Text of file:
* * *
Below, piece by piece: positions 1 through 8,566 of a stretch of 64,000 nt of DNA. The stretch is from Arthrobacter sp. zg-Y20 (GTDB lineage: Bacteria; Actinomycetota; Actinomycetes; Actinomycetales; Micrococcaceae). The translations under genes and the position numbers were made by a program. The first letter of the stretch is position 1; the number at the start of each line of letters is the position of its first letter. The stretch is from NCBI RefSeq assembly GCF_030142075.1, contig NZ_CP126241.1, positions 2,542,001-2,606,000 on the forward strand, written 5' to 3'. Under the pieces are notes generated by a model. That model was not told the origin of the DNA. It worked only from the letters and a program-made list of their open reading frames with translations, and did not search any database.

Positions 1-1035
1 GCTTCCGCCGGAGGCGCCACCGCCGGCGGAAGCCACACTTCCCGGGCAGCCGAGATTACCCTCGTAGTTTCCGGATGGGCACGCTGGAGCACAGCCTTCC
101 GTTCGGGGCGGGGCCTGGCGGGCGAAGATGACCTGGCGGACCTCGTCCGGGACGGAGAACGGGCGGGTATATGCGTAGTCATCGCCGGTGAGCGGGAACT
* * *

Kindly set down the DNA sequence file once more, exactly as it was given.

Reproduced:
Below, piece by piece: positions 1 through 8,566 of a stretch of 64,000 nt of DNA. The stretch is from Arthrobacter sp. zg-Y20 (GTDB lineage: Bacteria; Actinomycetota; Actinomycetes; Actinomycetales; Micrococcaceae). The translations under genes and the position numbers were made by a program. The first letter of the stretch is position 1; the number at the start of each line of letters is the position of its first letter. The stretch is from NCBI RefSeq assembly GCF_030142075.1, contig NZ_CP126241.1, positions 2,542,001-2,606,000 on the forward strand, written 5' to 3'. Under the pieces are notes generated by a model. That model was not told the origin of the DNA. It worked only from the letters and a program-made list of their open reading frames with translations, and did not search any database.

Positions 1-1035
1 GCTTCCGCCGGAGGCGCCACCGCCGGCGGAAGCCACACTTCCCGGGCAGCCGAGATTACCCTCGTAGTTTCCGGATGGGCACGCTGGAGCACAGCCTTCC
101 GTTCGGGGCGGGGCCTGGCGGGCGAAGATGACCTGGCGGACCTCGTCCGGGACGGAGAACGGGCGGGTATATGCGTAGTCATCGCCGGTGAGCGGGAACT